Then I got out my seed file, pulled out the tomato file, and selected the varieties I plan to grow this year. Before planting a seed, I make up the markers with the name and planting date, and put it on top of the seed packet. Identification is important to me for several reasons. 1) When I am planting I want to know how to space them, and some plants need more space than others. 2) If I am growing something I haven’t grown before and it doesn’t look very distinctive I need to know which one it is so I can decide if I want to grow it again, and save seed. 3) I sell my extra seedlings at the farmer’s market, so I want to be able to tell my customers what they are getting.
Then I start seeding. I sprinkle the seeds sparingly on the surface, rubbing them apart with my fingers as they are fuzzy and do clump a bit when you save them yourself. I don’t want them closer than 1/4 inch, and you might want them further yet, but I am growing a lot of plants and I run out of space in the sprouting area. The more crowded they are, the more tangled their roots will be when I am potting them out, and they may take longer to recover from transplant shock due to root damage. So if you are only growing five seeds or a particular type, space them better than I do. Save or share your seeds- while germination rate will decrease, they will last five years easily.
I take a pencil and poke the seeds quickly down about an eighth of an inch or so, then spread the soil over them with a fingertip. It is not crucial as long as you maintain moisture, but they will root better if the seed is under some dirt. Water them with a tiny stream or water until it runs out the bottom, but not fully saturated. Poke any seeds that floated out back under if you have time. You won’t have to worry about them drying out for a week or two because of the next step.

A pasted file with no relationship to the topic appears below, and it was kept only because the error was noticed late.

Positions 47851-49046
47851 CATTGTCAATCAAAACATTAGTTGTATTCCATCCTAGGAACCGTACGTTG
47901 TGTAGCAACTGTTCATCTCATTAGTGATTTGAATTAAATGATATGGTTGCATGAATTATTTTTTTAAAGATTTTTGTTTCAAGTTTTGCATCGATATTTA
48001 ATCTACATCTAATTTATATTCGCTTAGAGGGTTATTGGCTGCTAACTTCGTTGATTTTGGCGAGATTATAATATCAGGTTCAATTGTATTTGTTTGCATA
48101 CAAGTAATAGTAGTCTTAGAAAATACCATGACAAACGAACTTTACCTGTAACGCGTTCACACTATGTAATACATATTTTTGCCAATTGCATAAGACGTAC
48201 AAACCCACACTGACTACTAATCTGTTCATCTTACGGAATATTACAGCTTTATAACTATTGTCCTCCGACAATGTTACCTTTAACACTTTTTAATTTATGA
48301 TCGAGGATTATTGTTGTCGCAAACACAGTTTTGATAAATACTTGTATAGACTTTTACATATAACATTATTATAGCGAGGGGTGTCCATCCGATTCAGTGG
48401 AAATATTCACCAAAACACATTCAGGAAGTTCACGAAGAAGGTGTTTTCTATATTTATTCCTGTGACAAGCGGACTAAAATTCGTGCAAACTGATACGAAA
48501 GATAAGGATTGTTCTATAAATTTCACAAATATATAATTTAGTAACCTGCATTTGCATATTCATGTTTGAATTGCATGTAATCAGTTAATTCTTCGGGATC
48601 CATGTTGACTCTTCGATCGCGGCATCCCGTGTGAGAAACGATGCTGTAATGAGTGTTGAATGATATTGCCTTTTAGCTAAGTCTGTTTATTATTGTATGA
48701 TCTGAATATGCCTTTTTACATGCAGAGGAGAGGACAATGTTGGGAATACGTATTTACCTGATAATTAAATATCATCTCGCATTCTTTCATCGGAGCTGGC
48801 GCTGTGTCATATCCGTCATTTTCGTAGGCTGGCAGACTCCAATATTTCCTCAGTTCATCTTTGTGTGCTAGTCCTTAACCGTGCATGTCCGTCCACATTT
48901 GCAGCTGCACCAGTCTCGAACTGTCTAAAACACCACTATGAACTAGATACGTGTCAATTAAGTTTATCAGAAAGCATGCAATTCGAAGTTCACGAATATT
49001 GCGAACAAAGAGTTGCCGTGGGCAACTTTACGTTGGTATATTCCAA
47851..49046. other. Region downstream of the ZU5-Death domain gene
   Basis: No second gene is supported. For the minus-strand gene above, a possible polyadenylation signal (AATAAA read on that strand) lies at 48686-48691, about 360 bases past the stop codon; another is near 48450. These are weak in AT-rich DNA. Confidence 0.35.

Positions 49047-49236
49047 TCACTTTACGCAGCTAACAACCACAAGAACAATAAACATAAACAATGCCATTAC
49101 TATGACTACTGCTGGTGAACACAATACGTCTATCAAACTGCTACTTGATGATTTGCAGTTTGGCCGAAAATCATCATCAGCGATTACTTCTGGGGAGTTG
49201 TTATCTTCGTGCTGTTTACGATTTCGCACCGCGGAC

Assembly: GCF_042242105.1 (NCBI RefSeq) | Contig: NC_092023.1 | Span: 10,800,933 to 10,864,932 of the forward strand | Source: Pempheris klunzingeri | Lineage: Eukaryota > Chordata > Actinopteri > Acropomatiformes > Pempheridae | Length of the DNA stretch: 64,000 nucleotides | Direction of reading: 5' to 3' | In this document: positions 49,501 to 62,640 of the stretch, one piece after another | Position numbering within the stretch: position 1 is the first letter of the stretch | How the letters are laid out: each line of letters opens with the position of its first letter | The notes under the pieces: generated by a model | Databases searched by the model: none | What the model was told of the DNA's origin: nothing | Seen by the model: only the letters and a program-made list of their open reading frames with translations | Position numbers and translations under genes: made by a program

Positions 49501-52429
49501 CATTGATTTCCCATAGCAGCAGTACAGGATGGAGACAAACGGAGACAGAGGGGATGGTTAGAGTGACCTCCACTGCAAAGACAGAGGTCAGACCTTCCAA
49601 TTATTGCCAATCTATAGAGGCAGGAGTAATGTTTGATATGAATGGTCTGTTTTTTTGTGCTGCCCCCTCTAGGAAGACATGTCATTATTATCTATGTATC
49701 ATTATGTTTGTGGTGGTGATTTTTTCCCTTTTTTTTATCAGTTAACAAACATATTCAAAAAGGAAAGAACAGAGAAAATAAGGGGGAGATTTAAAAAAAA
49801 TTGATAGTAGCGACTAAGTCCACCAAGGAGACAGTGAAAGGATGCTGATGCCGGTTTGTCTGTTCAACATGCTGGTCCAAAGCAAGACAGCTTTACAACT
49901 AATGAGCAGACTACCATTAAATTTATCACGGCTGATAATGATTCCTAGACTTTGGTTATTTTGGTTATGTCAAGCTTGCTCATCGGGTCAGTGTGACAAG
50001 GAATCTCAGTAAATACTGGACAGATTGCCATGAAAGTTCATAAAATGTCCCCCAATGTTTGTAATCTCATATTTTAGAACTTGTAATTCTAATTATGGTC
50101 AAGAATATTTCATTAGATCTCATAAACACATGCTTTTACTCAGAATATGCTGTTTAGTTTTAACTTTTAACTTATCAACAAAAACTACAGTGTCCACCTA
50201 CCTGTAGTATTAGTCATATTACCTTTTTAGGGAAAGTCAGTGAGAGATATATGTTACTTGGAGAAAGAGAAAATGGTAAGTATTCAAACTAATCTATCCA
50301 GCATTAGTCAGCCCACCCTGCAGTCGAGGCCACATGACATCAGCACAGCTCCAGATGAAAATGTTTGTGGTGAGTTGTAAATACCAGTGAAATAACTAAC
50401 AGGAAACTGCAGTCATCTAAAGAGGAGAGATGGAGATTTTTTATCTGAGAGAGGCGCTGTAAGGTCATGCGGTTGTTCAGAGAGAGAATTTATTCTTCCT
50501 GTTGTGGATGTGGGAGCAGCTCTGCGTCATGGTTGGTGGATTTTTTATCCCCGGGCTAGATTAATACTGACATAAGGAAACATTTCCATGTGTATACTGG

Then I put recycled plastic bags around the trays, or even just put the pots in plastic bags if that works better, and put them somewhere they will get gentle, steady bottom heat. This does not mean put them on the radiator or in the stove. I used to just put them on top of the water heater, but now we have wire shelves in the recessed nook the water heater sits in, and I am able to put trays on them. The seeds tend to sprout in about a week, depending on their age. I have had them take almost 2 weeks, or four days. Keep an eye on them. If you see mold, sprinkle with cinnamon- a surprisingly effective fungicide. The minute they stick their little yellowish-white leaves out of the soil, take them out and put them on a windowsill, making sure not to lose their labels. Plastic pots sit very nicely in other recycled pots, or even in their own upside down lids, but water them gently or you will have a mess, especially in the beginning when the seedlings are not well-rooted. Now you can worry about watering. A sunny windowsill can dry out a little black plastic pot in a single day. I always have my eye out for slightly deeper under saucers that will fit on my windowsills. Turn the pots as they lean towards the sun. I find it natural to coo over the little dears and delight in their happy little leaves as they grow. The greenery and the smell of tomato leaves is a joyful harbinger of days to come, working in the warming spring soil. The motley lines of pots along the windowsills may look like a kid’s project, but I grow hundreds of plants this way.